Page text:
An inexpensive 10 Meg circuit may be enough if you have one office that needs to surf the web. A cable modem may also be adequate in this situation. Metro Ethernet, gigabit Ethernet or other high-speed dedicated circuits is advisable for the headquarters where high-speed access to The Internet is important. High-speed alone is not enough. They must also need to be capable of supporting many diverse connections. A cable modem would probably not be enough.
Bringing in a cable modem, which seems to save money, may actually come at a price. Your low monthly bill may mean that the bandwidth is shared among multiple tenants. It is possible that you have a cable modem with a 30 Meg connection but cannot reach proper speeds during peak hours. Cable companies are known to limit or predetermine the amount of bandwidth available for delivery in any particular community. Whatever that amount of bandwidth is, it branches into all buildings in the community and to all tenants in those buildings. During crucial working hours, you may not get to the 30-meg speed you have been capped at. Is this a problem for you if you expect 30 and get 6?
Some providers are available who offer dedicated bandwidth and guaranteed bandwidth. With these options, bandwidth is yours. It is not shared with anyone outside of your company. The full capacity of your circuit should be attainable during all hours regardless of neighboring buildings, people or offices.
Five Meg, ten Meg, fifty Meg and 100 Meg circuits of guaranteed bandwidth are available with Metro Ethernet. With gigabit Internet providers, you can reach gigabit speeds in your office out to the web.
Here, carriers deliver enough high-speed to the building, so that it can be split among various tenants. The carrier has the right amount so that everyone gets the contracted speed that has been promised.
Realistically, while some carriers in Coachella offer excellent Internet bandwidth products, it is possible for a circuit to go down. You must ask yourself: “how do I lessen the chance of an outage? ”
Redundancy basically comes in two forms.
The first type exists when the same carrier gives you multiple circuits. When there are problems with a physical line or a port or other failures, it can be helpful to have redundant circuits. Damage to an external wire or part can cause the failure of all of your circuits. A regional outage experienced by your carrier can have the same result. This is not foolproof, but does offer some protection.
In the second type of redundancy, you bring in circuits from two different carriers. Using advanced routers and IP address allocations, you can bind these connections together so that, to your users and to the public, it appears and behaves as a single circuit. Truthfully, they are entirely separate. They are redundant and exist in case one of them fails. This is called diversity redundancy and offers more protection that the first. If one carrier has a problem, the other likely will not.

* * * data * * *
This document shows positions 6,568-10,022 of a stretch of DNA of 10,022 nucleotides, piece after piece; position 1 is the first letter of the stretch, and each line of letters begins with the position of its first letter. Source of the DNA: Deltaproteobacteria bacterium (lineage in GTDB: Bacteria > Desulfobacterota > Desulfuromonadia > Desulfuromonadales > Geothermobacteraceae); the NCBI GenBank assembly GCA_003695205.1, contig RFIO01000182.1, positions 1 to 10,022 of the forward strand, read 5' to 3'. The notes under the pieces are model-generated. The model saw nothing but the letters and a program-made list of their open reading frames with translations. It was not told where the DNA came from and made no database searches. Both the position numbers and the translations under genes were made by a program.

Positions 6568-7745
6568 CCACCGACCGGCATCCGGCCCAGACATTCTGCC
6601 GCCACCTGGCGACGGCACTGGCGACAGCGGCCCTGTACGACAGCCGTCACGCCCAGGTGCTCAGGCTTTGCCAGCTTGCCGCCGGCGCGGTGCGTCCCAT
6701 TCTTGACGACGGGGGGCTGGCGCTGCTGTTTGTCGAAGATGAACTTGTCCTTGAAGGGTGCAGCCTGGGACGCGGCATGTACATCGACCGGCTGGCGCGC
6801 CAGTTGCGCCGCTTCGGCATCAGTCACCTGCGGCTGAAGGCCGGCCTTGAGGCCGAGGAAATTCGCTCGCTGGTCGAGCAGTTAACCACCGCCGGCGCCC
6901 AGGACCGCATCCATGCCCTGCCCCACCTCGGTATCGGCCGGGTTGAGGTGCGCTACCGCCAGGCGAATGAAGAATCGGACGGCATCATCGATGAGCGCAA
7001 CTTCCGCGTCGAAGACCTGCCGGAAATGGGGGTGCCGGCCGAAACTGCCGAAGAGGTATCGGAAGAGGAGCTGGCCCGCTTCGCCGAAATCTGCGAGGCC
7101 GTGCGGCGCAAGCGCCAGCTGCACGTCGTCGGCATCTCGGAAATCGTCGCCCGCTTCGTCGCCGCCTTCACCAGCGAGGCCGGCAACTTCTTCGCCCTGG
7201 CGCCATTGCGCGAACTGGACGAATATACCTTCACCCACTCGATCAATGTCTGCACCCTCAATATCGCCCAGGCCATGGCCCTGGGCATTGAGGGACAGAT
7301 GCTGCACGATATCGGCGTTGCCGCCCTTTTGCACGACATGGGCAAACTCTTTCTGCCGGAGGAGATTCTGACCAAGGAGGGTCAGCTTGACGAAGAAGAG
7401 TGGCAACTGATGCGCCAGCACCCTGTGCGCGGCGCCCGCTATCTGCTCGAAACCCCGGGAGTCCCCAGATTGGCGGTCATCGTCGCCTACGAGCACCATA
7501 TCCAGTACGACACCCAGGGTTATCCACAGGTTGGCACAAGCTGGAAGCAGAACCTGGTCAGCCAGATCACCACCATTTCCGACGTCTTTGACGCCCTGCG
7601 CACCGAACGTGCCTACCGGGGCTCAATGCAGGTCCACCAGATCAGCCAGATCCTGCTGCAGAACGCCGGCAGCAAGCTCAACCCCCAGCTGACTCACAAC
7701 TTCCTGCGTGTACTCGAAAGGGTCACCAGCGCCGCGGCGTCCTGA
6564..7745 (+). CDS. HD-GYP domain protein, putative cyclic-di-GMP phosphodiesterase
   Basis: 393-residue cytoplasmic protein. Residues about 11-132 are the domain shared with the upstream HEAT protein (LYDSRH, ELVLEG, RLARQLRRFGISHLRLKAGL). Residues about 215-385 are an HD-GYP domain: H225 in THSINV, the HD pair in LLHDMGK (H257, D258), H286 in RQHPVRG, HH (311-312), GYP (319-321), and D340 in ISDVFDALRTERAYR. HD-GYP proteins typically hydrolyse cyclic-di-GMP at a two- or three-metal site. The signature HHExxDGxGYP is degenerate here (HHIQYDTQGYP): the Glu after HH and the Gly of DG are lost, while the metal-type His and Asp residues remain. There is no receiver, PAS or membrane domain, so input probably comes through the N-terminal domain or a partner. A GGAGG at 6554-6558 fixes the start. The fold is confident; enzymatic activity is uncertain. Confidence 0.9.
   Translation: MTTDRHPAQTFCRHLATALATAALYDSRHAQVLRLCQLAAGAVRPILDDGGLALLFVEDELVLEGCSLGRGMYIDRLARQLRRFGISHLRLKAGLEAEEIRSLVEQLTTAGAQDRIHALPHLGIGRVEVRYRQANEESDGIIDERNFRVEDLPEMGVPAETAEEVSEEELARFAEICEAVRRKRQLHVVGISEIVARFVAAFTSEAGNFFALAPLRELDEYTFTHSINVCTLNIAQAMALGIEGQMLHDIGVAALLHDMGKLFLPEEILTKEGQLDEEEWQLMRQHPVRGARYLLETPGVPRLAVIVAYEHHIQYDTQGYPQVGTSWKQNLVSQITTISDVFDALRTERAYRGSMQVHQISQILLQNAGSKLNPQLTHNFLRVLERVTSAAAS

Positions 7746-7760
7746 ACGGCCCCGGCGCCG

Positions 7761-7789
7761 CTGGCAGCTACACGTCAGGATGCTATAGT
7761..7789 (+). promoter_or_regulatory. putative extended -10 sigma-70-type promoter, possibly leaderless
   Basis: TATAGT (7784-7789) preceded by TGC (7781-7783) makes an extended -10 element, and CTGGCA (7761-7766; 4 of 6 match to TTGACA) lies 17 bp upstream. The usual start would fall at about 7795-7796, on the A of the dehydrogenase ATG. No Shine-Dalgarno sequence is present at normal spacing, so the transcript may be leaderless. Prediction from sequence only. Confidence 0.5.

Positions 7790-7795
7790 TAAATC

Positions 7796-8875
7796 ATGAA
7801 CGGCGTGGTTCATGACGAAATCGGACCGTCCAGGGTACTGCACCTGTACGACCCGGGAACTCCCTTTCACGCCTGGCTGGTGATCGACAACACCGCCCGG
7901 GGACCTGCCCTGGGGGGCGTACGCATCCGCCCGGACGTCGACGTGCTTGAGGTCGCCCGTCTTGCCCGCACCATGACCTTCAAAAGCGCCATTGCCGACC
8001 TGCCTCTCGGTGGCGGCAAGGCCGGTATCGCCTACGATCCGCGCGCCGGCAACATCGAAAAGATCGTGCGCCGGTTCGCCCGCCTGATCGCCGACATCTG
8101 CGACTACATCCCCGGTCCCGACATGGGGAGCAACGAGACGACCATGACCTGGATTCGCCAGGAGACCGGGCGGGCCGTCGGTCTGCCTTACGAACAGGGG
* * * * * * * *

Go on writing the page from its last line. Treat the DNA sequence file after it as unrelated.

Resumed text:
You want maximum redundancy. In order to achieve this, look for redundant circuits from different carriers with different physical geographic pathways in Coachella, California. Essentially, this just means that you do not want both of your circuits to enter the building on the same side. They should come in on different sides. The circuits would be attached underground or to telephone poles, in various directions. The circuits would go to different data centers or central offices. This way, if there is a major catastrophe, such as a fire at a data center or a major accident impacting circuits within a region, you have redundancy in a different physical direction.
Internet access costs money but the cost of NOT having reliable access to The Internet is greater. Consider the following:
The carrier you use for your cable modem also provides circuits for a dozen or more tenants in the office building. During the course of a regular work day, any or all of these other businesses might be performing massive file downloads. Tenants might be taking a large volume of calls or be regularly streaming video. As the amount of accessible bandwidth decreases, what will happen to your needs? What happens to your phone calls? What about phone call quality? Will you lose calls? Will you sound muffled or choppy to your customers?